Hey everyone, those of you who read my latest weekly shop update may have noticed my somewhat negative reaction toward the Z-Man and AEG games that were recently released at GenCon. More specifically, I stated that the games from both publishers were “largely forgettable”. Well, after reviewing the expanded info that has made its way from GenCon attendees to the greater digital world, I need to backtrack on that statement a bit, at least for the Z-Man games.
My reaction to the Z-Man games releases was largely based on what I was discovering about their flashiest title, Atlantis Rising, and quite honestly, my initial reaction to this game still stands. Atlantis Rising is a slightly unique cooperative game that uses a worker placement mechanic, which is actually a favorite mechanic of mine, found in games like Lords of Waterdeep and Agricola. But at its core, Atlantis Rising is really a generic cooperative game, bad things continue to happen and the players need to communicate about how best to deal with them while accomplishing a single goal, in this case to construct a cosmic gate to get the heck off of Atlantis. Now there is nothing wrong with the standard cooperative formula, games like Pandemic, Forbidden Island, and Castle Panic use the formula very well. But unlike these games, Atlantis Rising has a $60 price tag, so you are getting more of the same for about twice the price! That makes this puppy largely forgettable in my book, which is not to be confused with it being a bad game though, so definitely give it a go if you are a fan of cooperatives.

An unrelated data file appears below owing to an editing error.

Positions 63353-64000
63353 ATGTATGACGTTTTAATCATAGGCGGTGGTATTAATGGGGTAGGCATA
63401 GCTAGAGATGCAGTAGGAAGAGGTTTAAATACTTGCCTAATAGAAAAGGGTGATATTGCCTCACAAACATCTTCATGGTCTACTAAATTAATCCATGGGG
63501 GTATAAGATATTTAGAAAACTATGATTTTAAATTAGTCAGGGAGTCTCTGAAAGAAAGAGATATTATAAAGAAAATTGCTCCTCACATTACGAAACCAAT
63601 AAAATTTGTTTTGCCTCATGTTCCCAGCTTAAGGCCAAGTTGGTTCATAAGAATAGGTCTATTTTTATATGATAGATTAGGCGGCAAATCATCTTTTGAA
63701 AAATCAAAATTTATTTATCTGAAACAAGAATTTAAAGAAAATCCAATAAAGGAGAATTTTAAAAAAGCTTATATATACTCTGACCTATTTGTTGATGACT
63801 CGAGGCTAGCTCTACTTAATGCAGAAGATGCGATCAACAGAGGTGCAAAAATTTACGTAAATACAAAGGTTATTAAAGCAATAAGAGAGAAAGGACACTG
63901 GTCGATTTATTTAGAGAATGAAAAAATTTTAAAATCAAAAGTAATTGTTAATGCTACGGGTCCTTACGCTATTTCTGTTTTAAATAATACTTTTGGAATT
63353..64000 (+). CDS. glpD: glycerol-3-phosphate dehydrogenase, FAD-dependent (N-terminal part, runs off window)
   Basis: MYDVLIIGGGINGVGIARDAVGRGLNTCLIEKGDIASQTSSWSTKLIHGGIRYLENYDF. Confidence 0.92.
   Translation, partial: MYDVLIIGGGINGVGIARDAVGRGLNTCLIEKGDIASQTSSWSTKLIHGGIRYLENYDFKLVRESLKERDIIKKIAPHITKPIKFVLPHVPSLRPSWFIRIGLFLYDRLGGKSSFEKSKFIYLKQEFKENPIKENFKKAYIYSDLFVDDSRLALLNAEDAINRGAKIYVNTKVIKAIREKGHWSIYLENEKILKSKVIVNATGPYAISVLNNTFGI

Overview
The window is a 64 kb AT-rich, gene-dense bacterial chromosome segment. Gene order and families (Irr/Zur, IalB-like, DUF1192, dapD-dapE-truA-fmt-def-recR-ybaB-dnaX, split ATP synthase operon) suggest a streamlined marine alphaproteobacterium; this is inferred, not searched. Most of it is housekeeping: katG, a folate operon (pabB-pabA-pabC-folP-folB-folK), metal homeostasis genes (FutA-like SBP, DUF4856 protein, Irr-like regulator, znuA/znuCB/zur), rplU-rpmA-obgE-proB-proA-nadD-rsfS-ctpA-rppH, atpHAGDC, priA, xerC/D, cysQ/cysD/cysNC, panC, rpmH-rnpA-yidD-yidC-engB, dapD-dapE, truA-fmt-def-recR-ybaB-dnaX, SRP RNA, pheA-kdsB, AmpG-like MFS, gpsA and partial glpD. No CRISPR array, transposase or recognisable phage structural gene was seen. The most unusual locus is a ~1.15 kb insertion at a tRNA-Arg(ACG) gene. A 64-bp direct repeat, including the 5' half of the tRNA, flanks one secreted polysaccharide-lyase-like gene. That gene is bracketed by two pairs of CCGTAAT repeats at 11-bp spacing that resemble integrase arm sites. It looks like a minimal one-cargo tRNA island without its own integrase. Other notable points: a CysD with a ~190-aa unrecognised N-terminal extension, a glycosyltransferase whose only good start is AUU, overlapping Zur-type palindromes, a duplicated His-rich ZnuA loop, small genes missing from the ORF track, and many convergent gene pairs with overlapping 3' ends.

OK, so Z-Man’s next game at Gencon was Alcatraz: The Scapegoat. Here is a game with a nice new twist. Everyone is trying to escape the famous prison by forming partnerships to complete tasks, such as digging tunnels or creating shivs. But every turn one person is voted the Scapegoat and that player does not get rewarded as the other players do. The scapegoat, however, can use blackmail cards to mess with the others. There is much more to the game, but the unusual aspect of voting every round for a scapegoat brings something fresh to the cooperative game realm. This game also has a more reasonable price tag of $40, and plays in about an hour. So this game may not be as forgettable as I originally surmised, though it may still lose table time due to the hurt feelings that can develop during scapegoat negotiations.
Finally, Z-Man presented Battle Beyond Space, a very fast tactical space combat game. Originally this game looked like just a miniatures battle game, but the information coming from GenCon suggests much more. Now I’m picturing something like Kingdom Builder with a real theme. At its heart, the game is a combat game, you earn points by destroying other players’ ships, as well as by collecting tokens from the board or occupying specific locations. What makes this game fascinating though is its very limited rule set. Like Kingdom Builder, a very small set of basic rules can lead to some interesting fleet maneuvering choices. Also like Kingdom Builder, the addition of just a few special actions, and the fact that those special actions will be different every game, makes the whole of the game so much more than the sum of its simple rules. I am now actually looking forward to this game, especially since the price is a standard $50, less than I originally thought.
So I apologize Z-Man for being so harsh last week, and I apologize to the Z-Man fans. We’ll know much more about these games in a few weeks when they hit the shelves.